Although mitochondria can be found nestled between muscle myofibrils, they are not “sedentary” organelles, but rather, vibrant ones. In young people, mitochondria are always in transit and regularly undergo fission and fusion. During aging, the fission and fusion cycles of mitochondria are regulated by complex molecular machinery. Evidence [10] demonstrates mitochondrial hyperfusion, which could represent an attempt to cope with increased levels of mtDNA mutations. Instabilities and variability in the fusion and fission of mitochondria may be responsible for the formation of aberrant, i.e. giant or elongated mitochondria in senescence [11], which could lead to increased oxidant production. In young people, mitochondria frequently move toward specific subcellular locations such as the Zbands and are thus, more available for immediate contraction. In addition, in young people mitochondria appear more frequently in type I muscle fibers and are typically located next to the Z-band, whereas in elderly people, the mitochondria appear less frequently in types I and II muscle fibers, and are mostly located peripherally.

The theory that mitochondrial function becomes impaired and often mutates with aging, is well-established. [12], mitochondrial malfunction, as well as decreased mass and number is associated with aging muscle (i.e., primary sarcopenia).

Another possible explanation for the difference in young as compared to elderly people in their ability to produce energy for muscle contraction is a phenomenon known as ‘mitochondrial respiratory chain disorder’ (MRCD). [13] MRCD is probably one of the most common, yet often under-diagnosed disorders, resulting in nonspecific symptoms of metabolic abnormality.

The process by which an organism adapts to a specific mechanical stress is known as mitochondrial hormesis theory. This theory based on a J-shaped curve representing the concept that very low or very high exposure to physical exercises is harmful or useless, while moderate exposure is advantageous or even necessary. The same concept applies to either short or long duration of muscle contraction. The differing behavior and nature of mitochondria in young people as compared to old people might be explained by the mitohormesis/ mitochondrial hormesis phenomenon [14].

In addition, mitochondrial dysfunction may result in changes in the myonuclei and directly diminish ATP, which would negatively impact protein synthesis within myofibers and probably decrease whole-body bioenergetics. [15], there is evidence that mitochondrial turnover is altered during muscle aging [16], and reduced mitochondrial functions (e.g., efficiency and aerobic capacity) are associated with slower gait speed [17].

Young people perform better and are more adaptable to endurance/ aerobic exercises than elderly people are, because their energy expenditure relies more on oxidative and glycolytic metabolism. Moreover, the efficacy of both anaerobic/glycolytic activity and oxidative/aerobic activity is age-dependent. [18], utilizing various energy mechanisms can significantly facilitate muscle metabolic status. However, glycolysis in skeletal muscle in elderly people is much more difficult to achieve than is using oxidative, energetic system muscle. In other words, it is more difficult for elderly people to optimally use the glycolytic metabolism essential to produce submaximal muscle contraction, than it is for them to optimally use the oxidative energy system.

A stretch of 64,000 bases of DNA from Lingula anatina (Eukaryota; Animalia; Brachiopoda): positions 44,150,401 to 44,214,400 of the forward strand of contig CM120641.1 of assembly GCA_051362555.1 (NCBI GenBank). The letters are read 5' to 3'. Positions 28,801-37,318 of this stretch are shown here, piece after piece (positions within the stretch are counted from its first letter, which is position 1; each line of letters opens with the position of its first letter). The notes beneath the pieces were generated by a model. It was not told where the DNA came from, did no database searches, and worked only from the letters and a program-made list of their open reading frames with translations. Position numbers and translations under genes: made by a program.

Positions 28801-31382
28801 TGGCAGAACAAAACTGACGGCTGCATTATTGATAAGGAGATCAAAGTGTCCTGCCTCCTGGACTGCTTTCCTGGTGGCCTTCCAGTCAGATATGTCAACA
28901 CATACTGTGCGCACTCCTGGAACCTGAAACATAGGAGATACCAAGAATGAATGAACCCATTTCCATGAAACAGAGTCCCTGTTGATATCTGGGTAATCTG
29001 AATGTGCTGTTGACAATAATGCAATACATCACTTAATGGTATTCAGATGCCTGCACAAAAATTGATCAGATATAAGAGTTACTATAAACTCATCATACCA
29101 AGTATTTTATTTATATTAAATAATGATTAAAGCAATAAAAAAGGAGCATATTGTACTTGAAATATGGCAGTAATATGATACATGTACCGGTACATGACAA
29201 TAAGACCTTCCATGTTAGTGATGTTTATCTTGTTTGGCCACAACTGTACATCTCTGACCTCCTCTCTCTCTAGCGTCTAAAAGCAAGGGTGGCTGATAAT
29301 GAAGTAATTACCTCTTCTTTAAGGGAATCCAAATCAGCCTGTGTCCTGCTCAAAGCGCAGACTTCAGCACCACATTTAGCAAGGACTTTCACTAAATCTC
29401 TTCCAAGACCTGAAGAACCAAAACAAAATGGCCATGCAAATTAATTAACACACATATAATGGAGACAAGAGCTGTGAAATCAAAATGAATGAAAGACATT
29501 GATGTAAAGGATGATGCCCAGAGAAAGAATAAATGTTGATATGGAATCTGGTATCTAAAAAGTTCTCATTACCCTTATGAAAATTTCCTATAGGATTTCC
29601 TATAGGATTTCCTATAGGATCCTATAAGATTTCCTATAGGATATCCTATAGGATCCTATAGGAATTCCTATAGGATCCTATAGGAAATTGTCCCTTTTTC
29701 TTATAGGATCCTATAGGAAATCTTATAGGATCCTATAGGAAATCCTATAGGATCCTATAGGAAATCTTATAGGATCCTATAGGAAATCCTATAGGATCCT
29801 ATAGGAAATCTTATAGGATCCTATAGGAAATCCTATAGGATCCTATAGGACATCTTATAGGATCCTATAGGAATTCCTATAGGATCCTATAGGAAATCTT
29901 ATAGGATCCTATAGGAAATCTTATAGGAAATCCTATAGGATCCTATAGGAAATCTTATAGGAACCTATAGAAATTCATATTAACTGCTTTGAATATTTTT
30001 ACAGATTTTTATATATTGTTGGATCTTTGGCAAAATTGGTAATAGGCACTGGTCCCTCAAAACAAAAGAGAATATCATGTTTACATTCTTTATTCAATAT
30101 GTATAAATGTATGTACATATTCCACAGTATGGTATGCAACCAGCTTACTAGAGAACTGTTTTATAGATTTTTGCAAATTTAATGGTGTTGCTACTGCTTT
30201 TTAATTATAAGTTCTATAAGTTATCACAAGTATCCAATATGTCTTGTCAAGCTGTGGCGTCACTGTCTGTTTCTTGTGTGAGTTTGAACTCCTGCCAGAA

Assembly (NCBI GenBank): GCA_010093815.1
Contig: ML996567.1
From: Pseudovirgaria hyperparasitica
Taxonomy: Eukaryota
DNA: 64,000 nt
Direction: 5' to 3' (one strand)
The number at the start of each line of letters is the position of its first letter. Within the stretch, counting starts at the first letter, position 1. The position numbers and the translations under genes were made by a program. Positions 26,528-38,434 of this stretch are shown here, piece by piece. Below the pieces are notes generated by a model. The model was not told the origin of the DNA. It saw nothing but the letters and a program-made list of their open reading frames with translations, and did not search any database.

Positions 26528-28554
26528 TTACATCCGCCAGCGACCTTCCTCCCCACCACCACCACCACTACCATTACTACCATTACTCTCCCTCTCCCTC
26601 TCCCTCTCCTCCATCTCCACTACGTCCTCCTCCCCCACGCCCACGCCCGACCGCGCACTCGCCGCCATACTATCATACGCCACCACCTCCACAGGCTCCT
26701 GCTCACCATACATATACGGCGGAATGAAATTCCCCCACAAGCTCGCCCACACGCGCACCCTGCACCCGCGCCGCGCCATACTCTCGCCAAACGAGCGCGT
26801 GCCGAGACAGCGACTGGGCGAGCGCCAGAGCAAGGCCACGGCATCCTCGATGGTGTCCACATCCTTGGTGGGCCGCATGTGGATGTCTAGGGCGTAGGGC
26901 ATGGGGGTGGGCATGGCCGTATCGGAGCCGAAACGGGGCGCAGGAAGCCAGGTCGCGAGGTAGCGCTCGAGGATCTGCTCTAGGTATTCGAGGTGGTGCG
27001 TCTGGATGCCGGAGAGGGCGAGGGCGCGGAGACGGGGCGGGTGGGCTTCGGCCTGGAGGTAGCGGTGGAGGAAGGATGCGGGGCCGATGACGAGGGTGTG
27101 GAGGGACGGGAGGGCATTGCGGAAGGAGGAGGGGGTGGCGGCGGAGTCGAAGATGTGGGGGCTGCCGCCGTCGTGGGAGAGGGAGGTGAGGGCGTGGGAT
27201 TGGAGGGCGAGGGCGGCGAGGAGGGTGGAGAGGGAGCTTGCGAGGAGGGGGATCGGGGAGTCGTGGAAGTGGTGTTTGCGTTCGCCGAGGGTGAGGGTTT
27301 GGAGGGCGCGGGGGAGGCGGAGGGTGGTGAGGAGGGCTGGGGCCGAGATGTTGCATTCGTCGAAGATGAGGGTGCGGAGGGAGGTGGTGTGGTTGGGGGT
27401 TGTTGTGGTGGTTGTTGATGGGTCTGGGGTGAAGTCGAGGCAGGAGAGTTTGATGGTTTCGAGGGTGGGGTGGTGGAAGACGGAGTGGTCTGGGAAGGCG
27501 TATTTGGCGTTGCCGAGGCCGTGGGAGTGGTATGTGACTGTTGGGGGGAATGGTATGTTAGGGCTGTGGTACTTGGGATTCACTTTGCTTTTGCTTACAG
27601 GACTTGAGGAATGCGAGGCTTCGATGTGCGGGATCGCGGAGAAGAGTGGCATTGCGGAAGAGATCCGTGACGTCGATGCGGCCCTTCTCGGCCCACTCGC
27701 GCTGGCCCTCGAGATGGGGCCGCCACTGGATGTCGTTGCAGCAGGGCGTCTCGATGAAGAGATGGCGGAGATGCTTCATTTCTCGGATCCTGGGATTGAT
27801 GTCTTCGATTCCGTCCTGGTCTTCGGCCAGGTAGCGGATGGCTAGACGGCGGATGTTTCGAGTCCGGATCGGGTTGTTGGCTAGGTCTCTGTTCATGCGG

Quantitative genetic epidemiology studies have provided information related to mtDNA and mtRNA and exercise. Exerciseinduced changes demonstrate different gene expression as people grow and age [19].

Other findings demonstrated that satellite cells (i.e. adult stem cells) have an indirect role in the quality of the metabolic and energetic systems. The satellite cells retain certain myogenic gene expression for distinct metabolisms that help illustrate the differences in functional parameters for mitochondrial biology. [20], mitochondrial organization and function are linked to differentiation and/or proliferation of adult stem cells and decline during aging. Mitochondrial activity has a critical role in the differentiation and proliferation of satellite cells; thus, the activation of endogenous adult stem cells is strongly related to mitochondrial motility.

Conclusions

The effects of malfunction and dysfunction of mitochondria during aging can support the theory that these phenomena could translate into a progressive decrease in muscular performance, influence submaximal muscle contraction and aerobic capabilities, and eventually, lead to the development of primary sarcopenia.